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Aichi Loop Line

 

Aichi Loop Line

     Aichi Loop Line
Local train at Yakusa Station
Overview
Type Commuter rail
Locale Aichi Prefecture
Termini Okazaki
Kōzōji
Stations 23
Operation
Opening 31 January 1988
Operator(s) Aichi Loop Railway
Rolling stock Aichi Loop Railway 2000 series
Technical
Line length 45.3 km (28.1 mi)
Track gauge 1,067 mm (3 ft 6 in)
Electrification 1,500 V DC
Operating speed 110 km/h (70 mph)
Route map
Map of Aichi loop line and other nearby lines

The Aichi Loop Line (愛知環状鉄道線 Aichi Kanjō Tetsudō-sen, "Aichi Loop Railway Line") is a Japanese railway line connecting Okazaki Station in Okazaki and Kōzōji Station in Kasugai, operated by the Aichi Loop Railway (愛知環状鉄道 Aichi Kanjō Tetsudō). The company or the line is abbreviated as Aikan (愛環). This is the only line the company operates. Despite its name, the line is not a true loop, but a north-south line situated east of Nagoya, which can be considered as an unclosed loop.

The Aichi Loop Railway is a third sector company, with shares held by public sector such as Aichi Prefecture, the city of Toyota, and also by private companies. Unlike typical third-sector lines in Japan, the Aichi Loop Line makes a profit, since the line functions as a commuter rail line for nearby Toyota Motor factories.

Contents

  • Basic data 1
  • Services 2
  • Station list 3
  • Rolling stock 4
  • History 5
  • See also 6
  • References 7
  • External links 8

Basic data

  • Operators, distances:
  • Track:
    • Double: Naka-Okazaki - Kita-Okazaki, Kitano-Masuzuka - Mikawa-Kamigō, Mikawa-Toyota - Shin-Toyota, Setoshi - Kōzōji
    • Single: the rest
  • Railway signalling: Automatic (ATS-ST)

Services

There is no rapid service. All trains stop at every station. Two trains per an hour run during the daytime, increased to three or four per hour in the morning and evening peaks.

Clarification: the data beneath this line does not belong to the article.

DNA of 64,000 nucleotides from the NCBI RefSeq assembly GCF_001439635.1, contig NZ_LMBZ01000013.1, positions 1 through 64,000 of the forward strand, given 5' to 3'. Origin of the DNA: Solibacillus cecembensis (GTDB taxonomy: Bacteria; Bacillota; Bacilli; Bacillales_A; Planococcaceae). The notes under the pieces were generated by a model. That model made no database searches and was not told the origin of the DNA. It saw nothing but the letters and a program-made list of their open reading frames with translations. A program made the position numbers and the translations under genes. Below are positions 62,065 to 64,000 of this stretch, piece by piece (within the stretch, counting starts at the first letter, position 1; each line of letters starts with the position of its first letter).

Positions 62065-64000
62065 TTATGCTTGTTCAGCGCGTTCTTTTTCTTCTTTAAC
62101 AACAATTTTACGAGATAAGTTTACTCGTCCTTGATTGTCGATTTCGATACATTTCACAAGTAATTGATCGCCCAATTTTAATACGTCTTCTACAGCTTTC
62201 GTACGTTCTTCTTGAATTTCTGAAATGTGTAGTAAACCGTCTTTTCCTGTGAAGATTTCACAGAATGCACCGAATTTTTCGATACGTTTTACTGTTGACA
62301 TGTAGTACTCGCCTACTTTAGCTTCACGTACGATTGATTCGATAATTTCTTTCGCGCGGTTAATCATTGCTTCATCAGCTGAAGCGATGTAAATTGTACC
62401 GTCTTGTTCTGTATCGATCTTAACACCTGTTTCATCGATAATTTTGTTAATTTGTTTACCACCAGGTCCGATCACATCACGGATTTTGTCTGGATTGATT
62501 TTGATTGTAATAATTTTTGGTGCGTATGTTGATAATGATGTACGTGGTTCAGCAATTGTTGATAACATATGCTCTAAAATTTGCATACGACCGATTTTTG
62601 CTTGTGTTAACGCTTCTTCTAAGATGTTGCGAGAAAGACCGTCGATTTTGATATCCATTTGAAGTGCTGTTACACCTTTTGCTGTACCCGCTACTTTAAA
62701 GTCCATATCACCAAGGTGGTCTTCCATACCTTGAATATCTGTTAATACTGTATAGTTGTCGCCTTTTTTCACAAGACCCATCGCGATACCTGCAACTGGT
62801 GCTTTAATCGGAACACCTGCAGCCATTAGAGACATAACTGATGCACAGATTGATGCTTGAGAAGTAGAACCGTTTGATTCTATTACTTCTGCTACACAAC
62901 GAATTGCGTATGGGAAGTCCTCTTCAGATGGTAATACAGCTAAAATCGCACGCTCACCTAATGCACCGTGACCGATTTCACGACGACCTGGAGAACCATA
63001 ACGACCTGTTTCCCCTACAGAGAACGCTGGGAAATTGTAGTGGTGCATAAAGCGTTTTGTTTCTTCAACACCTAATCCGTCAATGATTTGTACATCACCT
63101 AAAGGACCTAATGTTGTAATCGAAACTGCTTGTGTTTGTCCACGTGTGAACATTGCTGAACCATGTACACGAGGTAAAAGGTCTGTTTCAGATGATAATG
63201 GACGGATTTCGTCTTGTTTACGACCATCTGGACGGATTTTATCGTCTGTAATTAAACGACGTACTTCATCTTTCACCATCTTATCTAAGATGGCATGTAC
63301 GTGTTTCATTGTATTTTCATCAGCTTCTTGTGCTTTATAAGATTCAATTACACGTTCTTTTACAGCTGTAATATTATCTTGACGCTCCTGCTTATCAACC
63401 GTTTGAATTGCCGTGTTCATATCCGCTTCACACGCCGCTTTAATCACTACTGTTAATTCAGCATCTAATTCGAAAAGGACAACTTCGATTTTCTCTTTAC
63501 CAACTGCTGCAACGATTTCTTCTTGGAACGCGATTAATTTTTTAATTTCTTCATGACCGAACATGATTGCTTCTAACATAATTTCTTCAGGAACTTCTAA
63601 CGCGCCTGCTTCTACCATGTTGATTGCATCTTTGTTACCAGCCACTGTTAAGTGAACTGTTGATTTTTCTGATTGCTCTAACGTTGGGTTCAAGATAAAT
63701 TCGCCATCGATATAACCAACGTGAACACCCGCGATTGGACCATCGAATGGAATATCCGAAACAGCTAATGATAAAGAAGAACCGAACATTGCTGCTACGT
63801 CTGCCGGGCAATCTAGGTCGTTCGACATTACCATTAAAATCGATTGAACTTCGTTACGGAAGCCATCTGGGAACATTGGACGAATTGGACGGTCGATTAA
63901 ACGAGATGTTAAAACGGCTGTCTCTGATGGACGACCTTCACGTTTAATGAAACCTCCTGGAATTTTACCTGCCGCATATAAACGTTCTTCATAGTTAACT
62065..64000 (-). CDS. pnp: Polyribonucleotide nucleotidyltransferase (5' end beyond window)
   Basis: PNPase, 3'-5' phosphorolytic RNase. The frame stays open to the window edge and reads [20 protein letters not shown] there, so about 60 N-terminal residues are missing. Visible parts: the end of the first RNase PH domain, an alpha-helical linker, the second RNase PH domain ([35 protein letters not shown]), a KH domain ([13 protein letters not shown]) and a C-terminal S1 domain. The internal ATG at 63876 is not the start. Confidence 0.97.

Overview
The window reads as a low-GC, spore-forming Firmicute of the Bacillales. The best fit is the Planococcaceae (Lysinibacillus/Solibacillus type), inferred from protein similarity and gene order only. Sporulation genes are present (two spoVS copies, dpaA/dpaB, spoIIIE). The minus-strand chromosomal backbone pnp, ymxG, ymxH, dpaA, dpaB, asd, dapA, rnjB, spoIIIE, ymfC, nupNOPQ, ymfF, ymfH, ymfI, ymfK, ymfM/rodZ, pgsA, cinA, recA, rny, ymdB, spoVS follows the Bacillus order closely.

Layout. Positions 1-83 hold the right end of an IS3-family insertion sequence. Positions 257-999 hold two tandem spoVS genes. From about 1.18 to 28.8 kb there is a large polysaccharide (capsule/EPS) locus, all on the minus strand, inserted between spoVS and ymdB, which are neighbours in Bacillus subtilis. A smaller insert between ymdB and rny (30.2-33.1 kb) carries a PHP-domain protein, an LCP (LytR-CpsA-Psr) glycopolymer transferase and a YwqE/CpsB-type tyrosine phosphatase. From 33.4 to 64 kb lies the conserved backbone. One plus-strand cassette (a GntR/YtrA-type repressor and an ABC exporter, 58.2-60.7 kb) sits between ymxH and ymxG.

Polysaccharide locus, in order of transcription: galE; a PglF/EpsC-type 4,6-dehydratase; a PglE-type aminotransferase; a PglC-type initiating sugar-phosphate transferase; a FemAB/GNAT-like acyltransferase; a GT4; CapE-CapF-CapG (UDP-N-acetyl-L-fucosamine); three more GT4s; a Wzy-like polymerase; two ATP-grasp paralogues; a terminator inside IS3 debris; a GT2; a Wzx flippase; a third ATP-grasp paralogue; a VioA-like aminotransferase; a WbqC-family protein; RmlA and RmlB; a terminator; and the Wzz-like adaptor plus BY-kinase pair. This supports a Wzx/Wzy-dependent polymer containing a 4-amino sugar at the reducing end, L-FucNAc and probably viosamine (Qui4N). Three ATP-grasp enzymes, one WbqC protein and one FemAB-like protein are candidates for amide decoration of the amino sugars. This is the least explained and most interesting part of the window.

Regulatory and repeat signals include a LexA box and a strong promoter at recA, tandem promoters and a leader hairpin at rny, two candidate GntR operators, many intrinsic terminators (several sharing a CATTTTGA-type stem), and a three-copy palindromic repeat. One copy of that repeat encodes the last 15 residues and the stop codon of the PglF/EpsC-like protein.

Station list

  • All stations are located in Aichi Prefecture.
  • Trains can pass each other at stations marked "◇", "^", and "v".
Station
No.
Station Japanese Distance (km) Transfers   Location
Between
stations
Total
01 Okazaki 岡崎 - 0.0 Tōkaidō Main Line Okazaki
02 Mutsuna 六名 1.7 1.7  
03 Naka-Okazaki 中岡崎 1.7 3.4 Meitetsu Nagoya Line (Okazaki-Kōen-Mae) ^
04 Kita-Okazaki 北岡崎 1.9 5.3   v
05 Daimon 大門 1.2 6.5  
06 Kitano-Masuzuka 北野桝塚 2.2 8.7   ^
07 Mikawa-Kamigō 三河上郷 2.0 10.7   v Toyota
08 Ekaku 永覚 1.7 12.4  
09 Suenohara 末野原 1.6 14.0  
10 Mikawa-Toyota 三河豊田 1.9 15.9   ^
11 Shin-Uwagoromo 新上挙母 1.7 17.6 Meitetsu Mikawa Line (Uwagoromo)
12 Shin-Toyota 新豊田 1.9 19.5 Meitetsu Mikawa Line (Toyotashi) v
13 Aikan-Umetsubo 愛環梅坪 2.0 21.5  
14 Shigō 四郷 2.0 23.5  
15 Kaizu 貝津 2.0 25.5  
16 Homi 保見 1.3 26.8  
17 Sasabara 篠原 2.4 29.2  
18 Yakusa 八草 2.8 32.0 Linimo (L09)
19 Yamaguchi 山口 2.6 34.6   Seto
20 Setoguchi 瀬戸口 2.1 36.7  
21 Setoshi 瀬戸市 2.4 39.1 Meitetsu Seto Line (Shin-Seto) ^
22 Nakamizuno 中水野 2.8 41.9  
23 Kōzōji 高蔵寺 3.4 45.3 Chūō Main Line[* 1] Kasugai
  1. ^ (some trains through to/from Nagoya)

Rolling stock

Services are operated by a fleet of 2-car 2000 series EMUs.[1]

History

The first section of the line between Okazaki and Kitano-Masuzuka opened in 1970 as the Okata Line (岡多線), a freight rail line of Japanese National Railways (JNR). The section between Kitano-Masuzuka and Shin-Toyota was extended and the whole line started a passenger service in 1976.

Another part of the line, between Setoshi and Kōzōji, was originally planned as the JNR Seto Line, a (later cancelled) freight line. The Okata Line, merged with the planned Seto Line route and the link between two, was renamed the Aichi Loop Line in 1988.

The newly founded Aichi Loop Line Company took over the line from Central Japan Railway Company (JR Central), with services starting on 31 January 1988.[2]

From 1 October 2005, through services began over the JR Chuo Main Line to Nagoya Station.[2]

See also

References

  1. ^ 私鉄車両編成表 2012 [Private Railway Rolling Stock Formations - 2012]. Japan: JRR. July 2012. p. 97.  
  2. ^ a b Terada, Hirokazu (19 January 2013). データブック日本の私鉄 [Databook: Japan's Private Railways]. Japan: Neko Publishing. p. 110.  

External links

  • Official website (Japanese)
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